Stephen Wilson (Ewan McGregor) works as a spy for a British agency that assigns him to various targets, governmental or not; he’s less James Bond than a glorified private eye with access to lots of cool scopes and other doodads. He’s tasked by his boss (Vlasta Vrana) to tail his son (Steven McCarthy), whom he believes has gotten himself into some deep shit. It’s even worse than that, really: the son has shacked up with Joanna Eris (Ashley Judd), a Black Widow-type serial killer who systematically murders all of her lovers. Wilson soon becomes obsessed with Eris as she moves from man to man; he’s both obsessed with preventing her from killing again and somehow fascinated by her urges, not to mention that he has recurring hallucinations of his own daughter, who he has lost custody of sometime in the past.

You’ve never seen a movie try so hard to run away from its pulpy origins. Though it’s based on a fairly well-regarded novel (one that was already adapted once in France in the ’80s), on paper Eye of the Beholder doesn’t have much to distinguish it from your average straight-to-video softcore of the early ’90s. It’s got a heavy voyeuristic bent and the kind of well-worn neo-noir tropes that saturated the low-key perv market in the ’90s. It even features Jason Priestley as a bleached-blonde, dope fiend greaseball in the purest Brad Pitt tradition. Where many filmmakers would embrace such elements and play up the overheated and overfamiliar nature of the plot, Elliott decides to leave such things in the dust immediately and just chuck his camera at everything with a powerful rage. Simply put, Eye of the Beholder is one of the most aggressively over-directed films of an already busy decade, settling somewhere between lush European arthouse cinema and the most egregious of Tony Scott’s kaleidoscopic power trips.

This overbearing style does have some charm. Elliott never stops filming scenes from every angle, often shooting from a bird’s eye view from within the ceiling. Complicated trick shots (a mirror reflecting another mirror reflecting McGregor — who’s outside the building — while Judd bathes in the foreground) basically make up every other sequence in the film. It’s the kind of movie that makes it plainly obvious that they built all kinds of wonky-ass sets just to accommodate a single camera move, and it certainly makes the whole thing weirder, even if it doesn’t necessarily pull off its assumed intended goal of elevating the material beyond a Shannon Tweed joint.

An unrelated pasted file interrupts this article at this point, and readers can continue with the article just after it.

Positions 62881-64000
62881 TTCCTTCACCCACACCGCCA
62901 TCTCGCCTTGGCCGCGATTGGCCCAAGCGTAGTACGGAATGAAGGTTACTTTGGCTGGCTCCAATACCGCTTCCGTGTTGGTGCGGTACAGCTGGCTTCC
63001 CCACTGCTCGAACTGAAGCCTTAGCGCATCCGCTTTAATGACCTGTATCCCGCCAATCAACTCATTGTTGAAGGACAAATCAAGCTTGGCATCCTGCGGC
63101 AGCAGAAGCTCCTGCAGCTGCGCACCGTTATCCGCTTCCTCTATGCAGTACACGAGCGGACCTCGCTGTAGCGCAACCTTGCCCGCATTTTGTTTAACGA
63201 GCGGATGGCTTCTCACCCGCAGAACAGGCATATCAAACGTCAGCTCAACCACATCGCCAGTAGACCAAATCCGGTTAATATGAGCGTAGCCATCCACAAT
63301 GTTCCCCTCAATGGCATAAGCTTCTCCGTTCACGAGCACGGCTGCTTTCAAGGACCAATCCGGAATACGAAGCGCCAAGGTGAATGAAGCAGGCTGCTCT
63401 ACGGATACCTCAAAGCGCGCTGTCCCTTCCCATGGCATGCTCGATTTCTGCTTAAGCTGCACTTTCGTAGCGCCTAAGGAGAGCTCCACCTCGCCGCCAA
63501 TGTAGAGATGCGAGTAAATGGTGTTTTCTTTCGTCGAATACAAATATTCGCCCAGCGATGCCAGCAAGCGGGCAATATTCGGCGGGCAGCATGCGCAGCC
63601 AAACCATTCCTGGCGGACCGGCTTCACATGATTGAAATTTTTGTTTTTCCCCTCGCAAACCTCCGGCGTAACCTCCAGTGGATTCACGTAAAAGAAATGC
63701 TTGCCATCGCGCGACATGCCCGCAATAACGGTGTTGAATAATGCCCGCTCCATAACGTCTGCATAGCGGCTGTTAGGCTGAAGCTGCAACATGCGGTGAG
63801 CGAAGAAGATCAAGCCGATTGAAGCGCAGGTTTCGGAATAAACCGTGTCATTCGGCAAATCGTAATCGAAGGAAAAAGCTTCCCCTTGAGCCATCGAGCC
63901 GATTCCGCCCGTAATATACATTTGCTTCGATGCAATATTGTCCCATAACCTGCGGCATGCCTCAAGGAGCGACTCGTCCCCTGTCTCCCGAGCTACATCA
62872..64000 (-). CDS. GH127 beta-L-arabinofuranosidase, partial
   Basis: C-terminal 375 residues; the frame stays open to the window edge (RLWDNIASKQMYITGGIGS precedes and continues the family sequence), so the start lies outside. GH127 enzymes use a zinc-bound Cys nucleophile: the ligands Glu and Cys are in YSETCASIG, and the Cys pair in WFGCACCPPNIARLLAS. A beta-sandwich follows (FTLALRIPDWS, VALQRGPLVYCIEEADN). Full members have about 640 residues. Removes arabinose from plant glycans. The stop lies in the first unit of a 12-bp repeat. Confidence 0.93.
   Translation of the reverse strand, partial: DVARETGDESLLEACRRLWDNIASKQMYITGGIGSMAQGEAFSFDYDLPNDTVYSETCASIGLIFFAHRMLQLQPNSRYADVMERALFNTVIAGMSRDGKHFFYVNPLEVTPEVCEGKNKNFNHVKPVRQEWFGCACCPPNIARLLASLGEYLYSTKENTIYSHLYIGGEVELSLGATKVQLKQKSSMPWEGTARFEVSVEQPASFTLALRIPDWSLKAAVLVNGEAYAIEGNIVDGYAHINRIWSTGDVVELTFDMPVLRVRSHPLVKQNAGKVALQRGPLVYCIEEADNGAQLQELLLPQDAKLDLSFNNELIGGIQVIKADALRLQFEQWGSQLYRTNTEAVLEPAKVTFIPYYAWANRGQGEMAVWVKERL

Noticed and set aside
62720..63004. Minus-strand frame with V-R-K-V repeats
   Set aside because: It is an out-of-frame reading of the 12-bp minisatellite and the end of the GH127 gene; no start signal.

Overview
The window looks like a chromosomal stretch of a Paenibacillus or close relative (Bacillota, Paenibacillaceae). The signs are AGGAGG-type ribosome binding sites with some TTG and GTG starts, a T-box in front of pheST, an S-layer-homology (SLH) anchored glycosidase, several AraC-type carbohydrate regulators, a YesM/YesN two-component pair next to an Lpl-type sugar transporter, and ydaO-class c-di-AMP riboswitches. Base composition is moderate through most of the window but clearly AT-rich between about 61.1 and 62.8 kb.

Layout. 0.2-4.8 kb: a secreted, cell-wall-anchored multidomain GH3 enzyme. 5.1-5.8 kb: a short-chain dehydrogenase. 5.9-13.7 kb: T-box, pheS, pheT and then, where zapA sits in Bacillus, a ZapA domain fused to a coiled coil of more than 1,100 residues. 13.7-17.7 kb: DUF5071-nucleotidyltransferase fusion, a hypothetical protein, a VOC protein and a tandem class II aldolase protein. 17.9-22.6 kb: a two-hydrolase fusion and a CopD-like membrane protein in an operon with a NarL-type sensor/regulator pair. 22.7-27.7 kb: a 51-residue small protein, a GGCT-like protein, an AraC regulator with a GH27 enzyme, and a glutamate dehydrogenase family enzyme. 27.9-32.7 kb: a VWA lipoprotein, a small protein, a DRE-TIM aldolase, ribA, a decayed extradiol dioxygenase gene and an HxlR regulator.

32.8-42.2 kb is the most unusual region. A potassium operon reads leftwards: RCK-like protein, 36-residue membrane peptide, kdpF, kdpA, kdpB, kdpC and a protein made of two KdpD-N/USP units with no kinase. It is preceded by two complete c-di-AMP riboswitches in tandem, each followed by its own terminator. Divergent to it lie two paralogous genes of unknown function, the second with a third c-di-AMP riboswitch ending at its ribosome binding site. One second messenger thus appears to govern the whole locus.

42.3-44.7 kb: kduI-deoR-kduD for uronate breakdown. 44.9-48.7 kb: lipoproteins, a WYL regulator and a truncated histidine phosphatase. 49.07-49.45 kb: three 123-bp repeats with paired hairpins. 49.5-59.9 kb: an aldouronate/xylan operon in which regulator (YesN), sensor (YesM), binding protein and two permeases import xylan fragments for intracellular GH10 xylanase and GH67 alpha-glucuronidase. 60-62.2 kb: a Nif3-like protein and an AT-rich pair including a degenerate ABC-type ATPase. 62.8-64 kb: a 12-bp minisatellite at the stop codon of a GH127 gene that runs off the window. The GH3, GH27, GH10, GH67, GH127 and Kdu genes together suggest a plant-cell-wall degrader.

Windsor Station, Ewan McGregor and another showy-yet-impractical camera angle in Eye of the Beholder

It’s at this level that I feel perhaps Eye of the Beholder would have been better served being made in 2018. It would still be a lopsided techno-thriller and it would still basically have the same romantic-stalker plot as so many movies before it (although Eye of the Beholder is so haphazardly plotted, you may not even notice), but it would give the whole thing a running start if the first hour didn’t consist of Ewan McGregor sitting in a car looking at Ashley Judd’s butt through muddy purple monitors. Granted, a movie like this would never be made now, with its repeated misogyny and brazenly scummy sense of morality, or it would be made with a much more heightened sense of irony. But it would also be well-served by the technology that otherwise serves to obscure and confuse a film that’s already borderline incomprehensible.

I will say — I have enjoyed movies that have the general traits of incomprehensibility and misplaced pretension in service of formless pulp in the past, but they were almost always from the ’60s or ’70s. Perhaps the problem with Eye of the Beholder’s wavering sense of disorienting psychotronic nonsense backed with stodgy, incomprehensible boredom is that it hasn’t become vintage yet. ■